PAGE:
Thursday, August 04, 2005

Stop worrrying, and learn to love the bomb.

How do you turn a story about suffering and courage into a preachy polemic? It's easy really. Just turn the story over to Minnesota's premier communis rixatrix, Katherine Kersten. She did it again today, August 4th. We're coming up on the 60th anniversary of the dropping of the atomic bombs on Hiroshima and Nagasaki. In a column entitled The Bomb saved innumerable lives, Katherine first tells us about the cruelty of the Japanese war machine. It was unimaginably cruel. She actually interviewed a couple of vets from the Pacific theater of WWII; they have gripping stories to tell.

Spotty says that if you are interested in accounts like these, you should read The Ghost Soldiers by Hampton Sides. It is the story of the Bataan death march and the rescue of the survivors of the march by Army Rangers at the close of the war. The Rape of Nankin by Iris Chang is also recommended.

After landing on Utah Beach and sloughing across Europe until VE Day, and then being sent stateside for ultimate redeployment for the invasion of Japan, Spotty's alter ego's dad was pretty glad the war ended when it did, too. However.

Katherine complains that we've forgotten about 1945:
As the 60th anniversary of "the bomb" approaches, we've largely forgotten conditions in 1945. Our children get ideas about the war from books such as "Sadako and the Thousand Paper Cranes," an elementary school favorite about a young Hiroshima victim. They learn of the bomb's horrors but not why it was dropped.
Never mind that World War II has been fought for sixty years by every movie star from John Wayne to Jimmy Stewart to George Scott to Tom Hanks to that mannequin from St. Paul. If you watch the History Channel, you would think that WWII is the only thing that ever happened. The Whiskey Rebellion, now that's been forgotten, but WWII? The statement is laughable.

Then, Katherine has to pick on the author of a book who lived through the Hiroshima bombing as a child and the teachers (all undoubtedly public school teachers of course) who assign it in class. Katherine is afraid that reading about the suffering of innocents other than ourselves will teach empathy, clearly an undesirable trait in young Americans.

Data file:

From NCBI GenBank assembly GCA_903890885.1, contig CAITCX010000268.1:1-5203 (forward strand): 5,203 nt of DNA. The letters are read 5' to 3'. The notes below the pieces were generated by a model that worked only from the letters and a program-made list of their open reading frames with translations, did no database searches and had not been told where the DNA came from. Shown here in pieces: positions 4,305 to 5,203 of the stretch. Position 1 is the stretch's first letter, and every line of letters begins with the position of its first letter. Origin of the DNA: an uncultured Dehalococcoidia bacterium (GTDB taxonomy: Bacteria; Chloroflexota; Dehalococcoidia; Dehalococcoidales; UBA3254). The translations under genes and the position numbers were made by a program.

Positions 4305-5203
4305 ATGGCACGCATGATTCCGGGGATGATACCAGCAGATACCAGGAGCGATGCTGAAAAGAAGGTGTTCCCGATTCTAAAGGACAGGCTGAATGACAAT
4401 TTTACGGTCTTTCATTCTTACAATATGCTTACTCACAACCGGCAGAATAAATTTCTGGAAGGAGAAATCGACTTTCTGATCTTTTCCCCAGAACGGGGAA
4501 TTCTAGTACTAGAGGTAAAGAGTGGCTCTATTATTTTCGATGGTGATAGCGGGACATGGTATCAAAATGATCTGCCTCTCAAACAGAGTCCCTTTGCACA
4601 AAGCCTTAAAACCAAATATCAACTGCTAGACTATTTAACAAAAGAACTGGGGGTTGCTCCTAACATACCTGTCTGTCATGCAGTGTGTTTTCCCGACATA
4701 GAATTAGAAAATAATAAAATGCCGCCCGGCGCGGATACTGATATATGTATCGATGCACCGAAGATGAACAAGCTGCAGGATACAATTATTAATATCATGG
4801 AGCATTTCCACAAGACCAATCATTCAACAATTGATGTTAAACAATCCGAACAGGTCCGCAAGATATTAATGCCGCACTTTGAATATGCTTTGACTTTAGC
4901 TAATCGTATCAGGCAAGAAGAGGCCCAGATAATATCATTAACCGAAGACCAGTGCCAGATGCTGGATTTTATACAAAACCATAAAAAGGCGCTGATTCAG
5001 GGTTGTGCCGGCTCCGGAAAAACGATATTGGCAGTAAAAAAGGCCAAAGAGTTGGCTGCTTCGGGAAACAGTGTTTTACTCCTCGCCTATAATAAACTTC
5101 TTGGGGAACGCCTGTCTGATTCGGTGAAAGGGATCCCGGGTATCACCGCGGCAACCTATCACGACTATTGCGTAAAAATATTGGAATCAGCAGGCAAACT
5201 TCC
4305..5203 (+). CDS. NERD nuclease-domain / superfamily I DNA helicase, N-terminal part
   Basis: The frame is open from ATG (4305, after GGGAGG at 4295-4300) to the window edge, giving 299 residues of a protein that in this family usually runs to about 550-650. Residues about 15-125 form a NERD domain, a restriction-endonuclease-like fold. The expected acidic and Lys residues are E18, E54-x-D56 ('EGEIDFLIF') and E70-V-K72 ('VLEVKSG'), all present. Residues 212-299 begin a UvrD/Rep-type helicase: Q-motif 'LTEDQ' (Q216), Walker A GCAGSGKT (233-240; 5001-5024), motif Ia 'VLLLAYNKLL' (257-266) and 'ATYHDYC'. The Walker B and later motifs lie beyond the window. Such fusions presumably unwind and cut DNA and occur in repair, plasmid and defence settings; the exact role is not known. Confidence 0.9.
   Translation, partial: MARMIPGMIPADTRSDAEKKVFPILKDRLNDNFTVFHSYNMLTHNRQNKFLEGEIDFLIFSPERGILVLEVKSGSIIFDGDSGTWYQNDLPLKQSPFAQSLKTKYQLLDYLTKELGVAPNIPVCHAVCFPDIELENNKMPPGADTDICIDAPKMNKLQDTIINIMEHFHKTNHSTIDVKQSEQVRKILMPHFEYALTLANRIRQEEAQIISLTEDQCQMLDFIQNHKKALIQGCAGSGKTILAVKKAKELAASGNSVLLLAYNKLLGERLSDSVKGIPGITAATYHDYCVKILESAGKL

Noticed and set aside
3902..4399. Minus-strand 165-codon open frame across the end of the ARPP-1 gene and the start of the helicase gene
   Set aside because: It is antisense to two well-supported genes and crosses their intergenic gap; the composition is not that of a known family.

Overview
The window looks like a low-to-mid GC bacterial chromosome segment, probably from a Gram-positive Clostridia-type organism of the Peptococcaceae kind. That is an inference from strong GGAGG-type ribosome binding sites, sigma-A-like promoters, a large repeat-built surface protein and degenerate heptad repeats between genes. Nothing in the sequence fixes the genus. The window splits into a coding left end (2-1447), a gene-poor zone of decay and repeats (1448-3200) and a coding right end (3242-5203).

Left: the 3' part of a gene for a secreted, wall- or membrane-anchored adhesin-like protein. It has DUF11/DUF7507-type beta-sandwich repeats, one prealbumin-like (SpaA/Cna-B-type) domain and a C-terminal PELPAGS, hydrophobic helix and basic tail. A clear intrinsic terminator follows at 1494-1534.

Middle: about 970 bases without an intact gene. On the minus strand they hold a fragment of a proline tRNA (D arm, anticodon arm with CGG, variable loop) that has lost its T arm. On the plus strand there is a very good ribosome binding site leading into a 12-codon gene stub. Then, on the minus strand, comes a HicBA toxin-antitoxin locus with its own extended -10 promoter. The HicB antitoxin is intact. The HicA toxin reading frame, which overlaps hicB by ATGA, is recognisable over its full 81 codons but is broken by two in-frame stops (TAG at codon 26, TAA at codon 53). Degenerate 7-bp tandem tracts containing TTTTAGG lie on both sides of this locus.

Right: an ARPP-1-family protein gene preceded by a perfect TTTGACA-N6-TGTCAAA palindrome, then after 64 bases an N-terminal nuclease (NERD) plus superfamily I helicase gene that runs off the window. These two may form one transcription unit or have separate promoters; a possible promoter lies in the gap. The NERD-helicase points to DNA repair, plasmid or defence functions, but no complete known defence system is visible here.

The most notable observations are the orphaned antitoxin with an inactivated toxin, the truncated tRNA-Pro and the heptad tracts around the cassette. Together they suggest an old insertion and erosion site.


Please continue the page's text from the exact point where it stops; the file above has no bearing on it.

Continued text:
It isn't even clear that the atomic bombs were solely responsible for the end of the war. In an article in the online version of US News and World Report, the Japanese surrendered on August 15th, and their surrender may have had as much to do with the fact that Russia declared war on Japan on the 9th of August:
While there's no doubt that the bomb that was dropped on Hiroshima 60 years ago profoundly changed the world, it's less clear than ever that it was the decisive measure it has long been portrayed to be. In a recent book, Racing the Enemy, which draws on Russian, American, and Japanese archives, Tsuyoshi Hasegawa, a professor of history at the University of California-Santa Barbara, argues that it was the Soviet Union's declaration of war on August 9 that ultimately prompted Japan's August 15 surrender. That move dashed the hopes of Tokyo hard-liners that the imperial house could be preserved and that unconditional surrender--as demanded by the Allies--could be avoided. "The official history of the Japanese imperial headquarters states very laconically that the second atomic bomb on Nagasaki didn't have any influence on the outcome of the surrender debate," says Hasegawa, whose book is one of the first to make a detailed study of the political interplay among the Soviet Union, Japan, and the United States in 1945. "Japan had already suffered massive destruction greater than that caused by the atomic bomb, and the leadership was more concerned with the final status of the emperor than civilian casualties."
You can read the whole article here. The Russians, my God, the Russians.

The article also explains why Hiroshima and Nagasaki were chosen for the bomb drops:
Five months earlier, American planes had dropped more than half a million canisters of napalm on Tokyo, killing between 100,000 and 200,000 people--roughly the same number of casualties as in Hiroshima and Nagasaki--and laying waste to more than 16 square miles of the city. Similar raids decimated most of Japan's major cities in the final months of the war. Indeed, one of the reasons Hiroshima and Nagasaki were selected was that they were among the only cities untouched by conventional bombing. The effect of the new bomb would be more evident on virgin targets.
In other words, these two cities were of no evident military or industrial value, since they had not been bombed before.

Spotty's purpose is not to rehash the decision to bomb these two Japanese cities. He does wish that Kersten had at least some capacity to understand that things aren't always black or white, good or bad.

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